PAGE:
The growth of mobile in the enterprise is clear, but the management and security of mobile users — and of devices such as smartphones, tablets and laptops — is still a bit hazy for some IT professionals.
Today, the majority of enterprise IT departments work in silos between traditional computing devices (desktops and laptops) and handheld devices (tablets and smartphones). In most companies, handheld devices are almost always purchased by the user rather than by IT. Even companies that purchase handheld devices for their employees typically buy them from a carrier instead of from a reseller or distributor as their IT departments do for desktops and laptops.
One of the clear strategies that companies should follow is looking holistically at end-user computing needs. This includes not just which devices, desktops, laptops or handhelds that users want, but how and where users access data, and how that data will be secured and managed. Although mobile users and devices have specialized needs that are different than desktops and laptops, most users have both types of devices, and support should be centrally managed across IT.
More and more there is a convergence of needs and technologies to address both mobile and fixed usage. By centrally managing users, data and devices, enterprises can reduce efforts, optimize environments, eliminate unneeded redundancies, and address users’ needs holistically. Enterprise IT should assess these needs specifically in their own company, and look at technologies that can address their main issues. Users want flexibility and access to data, but IT needs security and management to protect important corporate intellectual property, as well as the ability to scale and support its user base.
In successful enterprises, a key imperative for users is being able to work anywhere on any device, and to have access to any data. Whether managed on-premise, or in the cloud, or outsourced to a DaaS provider, desktop virtualization increasingly plays a key role, providing users easy access to apps and data from work, personal or even public devices. Some of the key features that IT should address around end-user computing are:
- Data encryption
- Remote management
- User segment-based profiles
- Access to data online and offline
- Remote support and diagnostics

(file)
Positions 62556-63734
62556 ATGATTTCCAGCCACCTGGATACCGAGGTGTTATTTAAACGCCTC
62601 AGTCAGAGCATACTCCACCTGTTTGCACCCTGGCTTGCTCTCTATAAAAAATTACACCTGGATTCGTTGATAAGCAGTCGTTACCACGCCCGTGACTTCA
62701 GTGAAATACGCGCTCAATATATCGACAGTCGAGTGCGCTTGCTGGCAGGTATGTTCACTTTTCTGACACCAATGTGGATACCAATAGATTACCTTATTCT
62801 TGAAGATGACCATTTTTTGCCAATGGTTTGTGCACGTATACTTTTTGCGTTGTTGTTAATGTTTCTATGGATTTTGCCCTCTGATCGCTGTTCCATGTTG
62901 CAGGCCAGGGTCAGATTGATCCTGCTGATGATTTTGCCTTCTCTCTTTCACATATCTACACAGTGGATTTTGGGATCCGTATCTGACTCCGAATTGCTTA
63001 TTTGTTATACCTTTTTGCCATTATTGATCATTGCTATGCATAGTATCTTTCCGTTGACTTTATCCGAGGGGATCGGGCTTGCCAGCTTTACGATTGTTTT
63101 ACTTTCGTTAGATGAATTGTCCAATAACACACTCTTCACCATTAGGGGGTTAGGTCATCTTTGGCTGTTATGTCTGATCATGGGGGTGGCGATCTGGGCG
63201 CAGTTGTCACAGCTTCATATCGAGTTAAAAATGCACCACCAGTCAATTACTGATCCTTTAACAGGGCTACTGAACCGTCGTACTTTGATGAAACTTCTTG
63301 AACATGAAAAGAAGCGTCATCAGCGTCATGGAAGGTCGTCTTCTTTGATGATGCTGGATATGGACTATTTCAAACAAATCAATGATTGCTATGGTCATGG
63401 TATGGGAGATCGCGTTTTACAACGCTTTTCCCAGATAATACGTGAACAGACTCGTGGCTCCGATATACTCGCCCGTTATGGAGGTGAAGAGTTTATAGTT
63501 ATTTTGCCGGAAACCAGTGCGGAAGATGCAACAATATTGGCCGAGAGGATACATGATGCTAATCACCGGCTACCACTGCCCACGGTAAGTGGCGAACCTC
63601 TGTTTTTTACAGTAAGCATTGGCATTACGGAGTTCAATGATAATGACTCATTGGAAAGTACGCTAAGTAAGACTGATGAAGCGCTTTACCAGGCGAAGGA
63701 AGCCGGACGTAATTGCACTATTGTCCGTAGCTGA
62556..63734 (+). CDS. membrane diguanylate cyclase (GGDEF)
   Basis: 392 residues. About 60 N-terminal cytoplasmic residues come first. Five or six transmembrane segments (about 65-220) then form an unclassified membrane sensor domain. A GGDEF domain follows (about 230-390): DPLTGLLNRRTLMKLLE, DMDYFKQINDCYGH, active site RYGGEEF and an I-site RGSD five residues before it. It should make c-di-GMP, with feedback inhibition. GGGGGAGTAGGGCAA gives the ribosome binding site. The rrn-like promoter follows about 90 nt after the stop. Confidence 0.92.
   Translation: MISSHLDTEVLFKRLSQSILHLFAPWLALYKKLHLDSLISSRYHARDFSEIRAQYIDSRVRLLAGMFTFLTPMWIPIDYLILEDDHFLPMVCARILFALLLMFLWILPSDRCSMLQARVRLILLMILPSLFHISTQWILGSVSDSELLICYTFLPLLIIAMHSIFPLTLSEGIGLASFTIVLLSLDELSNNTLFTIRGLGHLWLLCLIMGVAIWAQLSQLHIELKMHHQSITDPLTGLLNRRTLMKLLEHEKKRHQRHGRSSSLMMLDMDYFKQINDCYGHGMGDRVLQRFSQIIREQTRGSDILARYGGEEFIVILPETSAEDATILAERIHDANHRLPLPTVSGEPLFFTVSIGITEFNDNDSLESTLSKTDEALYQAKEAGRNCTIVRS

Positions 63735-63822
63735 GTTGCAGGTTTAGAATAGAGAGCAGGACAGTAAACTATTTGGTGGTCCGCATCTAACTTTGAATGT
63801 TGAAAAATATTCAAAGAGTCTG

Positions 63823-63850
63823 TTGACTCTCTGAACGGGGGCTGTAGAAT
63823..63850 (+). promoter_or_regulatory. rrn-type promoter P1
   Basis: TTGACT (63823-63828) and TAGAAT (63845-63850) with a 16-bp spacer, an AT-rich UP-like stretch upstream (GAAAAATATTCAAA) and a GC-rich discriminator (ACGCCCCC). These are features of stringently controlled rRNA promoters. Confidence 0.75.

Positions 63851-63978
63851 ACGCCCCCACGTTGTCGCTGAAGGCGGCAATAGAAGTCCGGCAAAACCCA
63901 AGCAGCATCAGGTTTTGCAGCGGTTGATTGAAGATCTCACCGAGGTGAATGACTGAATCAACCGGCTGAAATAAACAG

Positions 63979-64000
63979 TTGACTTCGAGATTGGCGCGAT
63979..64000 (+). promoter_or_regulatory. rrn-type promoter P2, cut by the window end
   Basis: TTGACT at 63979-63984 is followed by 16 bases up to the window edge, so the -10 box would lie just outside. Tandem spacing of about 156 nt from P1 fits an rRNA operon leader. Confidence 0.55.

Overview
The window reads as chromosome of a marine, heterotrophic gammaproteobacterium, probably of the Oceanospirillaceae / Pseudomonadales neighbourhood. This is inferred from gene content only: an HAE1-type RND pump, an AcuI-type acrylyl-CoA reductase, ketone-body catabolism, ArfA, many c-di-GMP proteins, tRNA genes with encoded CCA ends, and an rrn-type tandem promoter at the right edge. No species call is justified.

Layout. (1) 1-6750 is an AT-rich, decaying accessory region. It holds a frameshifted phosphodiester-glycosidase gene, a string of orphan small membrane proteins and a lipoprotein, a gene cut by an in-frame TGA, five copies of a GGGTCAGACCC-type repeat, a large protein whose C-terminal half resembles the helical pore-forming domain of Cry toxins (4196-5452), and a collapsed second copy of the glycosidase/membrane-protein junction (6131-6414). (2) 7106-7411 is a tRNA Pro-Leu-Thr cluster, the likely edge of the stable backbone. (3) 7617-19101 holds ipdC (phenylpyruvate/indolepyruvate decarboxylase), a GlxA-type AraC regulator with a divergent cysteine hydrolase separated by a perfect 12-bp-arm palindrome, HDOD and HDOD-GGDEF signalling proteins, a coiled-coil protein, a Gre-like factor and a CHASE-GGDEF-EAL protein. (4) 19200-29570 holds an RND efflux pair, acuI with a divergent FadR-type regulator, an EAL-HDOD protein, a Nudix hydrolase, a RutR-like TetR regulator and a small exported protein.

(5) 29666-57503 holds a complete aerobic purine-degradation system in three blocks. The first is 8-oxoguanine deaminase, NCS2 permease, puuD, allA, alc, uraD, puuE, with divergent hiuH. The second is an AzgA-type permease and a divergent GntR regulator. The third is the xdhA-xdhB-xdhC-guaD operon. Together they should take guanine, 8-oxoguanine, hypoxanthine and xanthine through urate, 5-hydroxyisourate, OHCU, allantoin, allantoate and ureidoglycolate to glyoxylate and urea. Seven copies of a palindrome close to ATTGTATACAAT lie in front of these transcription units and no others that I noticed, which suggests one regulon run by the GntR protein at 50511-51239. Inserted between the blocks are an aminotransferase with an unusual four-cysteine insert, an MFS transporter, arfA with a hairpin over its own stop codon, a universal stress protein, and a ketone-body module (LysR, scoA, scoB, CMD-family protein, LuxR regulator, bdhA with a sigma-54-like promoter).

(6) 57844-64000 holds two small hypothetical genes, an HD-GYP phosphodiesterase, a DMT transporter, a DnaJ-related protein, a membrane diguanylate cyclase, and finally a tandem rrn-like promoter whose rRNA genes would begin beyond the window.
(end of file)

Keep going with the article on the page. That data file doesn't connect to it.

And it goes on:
Recognizing these needs, Citrix developed XenDesktop with FlexCast technology, which was purpose-built with holistic thinking around optimal end-user computing in the enterprise. It covers the key features listed above with a comprehensive set of integrated technologies that support every use case — from the office worker using a desktop PC tethered to the network, to the mobile worker using a MacBook away from the network.
The MacBook user is an interesting use case, and one that is becoming more prevalent in the enterprise. Forrester reported in 2012 that nearly half of large enterprises were issuing at least some Mac OS computers to their employees. Executives and other employees are choosing (even demanding) a MacBook as their primary computing device for work, which they also want to use for personal computing and for accessing corporate Windows apps and data. Additionally, many consultants, contractors and other temporary staff are bringing their personal MacBooks into enterprises to work on projects that require access to corporate Windows applications and data.
These MacBook-toting mobile users create multiple dual challenges that push the systems, resources and policies of enterprise IT: two platforms (Mac and Windows); two computing preferences (business and personal); two work locations (office and remote); and two network conditions (online and offline).
XenDesktop addressed all of these challenges for MacBook users, except for one: when they needed to work offline due to low-quality connections, congested Wi-Fi hotspots, or when no connection was available. That has just changed with Citrix’s announcement of the new DesktopPlayer for Mac, a XenDesktop add-on.
DesktopPlayer enables users to access a centrally-managed Windows virtual desktop on their corporate or BYO MacBook with no network dependency, all with the same management features of the other devices. Mobile devices for multiple purposes with guaranteed access to secure desktops and data-blending both the worlds of business and personal. That’s the kind of thinking IT needs for end-user computing—and for managing to the whole enterprise.
This blog article was co-written by Phil Redman, Citrix’s VP of Mobility Solutions and Strategy, and Dan Cote, Citrix’s Sr. Product Marketing Manager, Client Virtualization. This post was originally published at The Citrix Blog.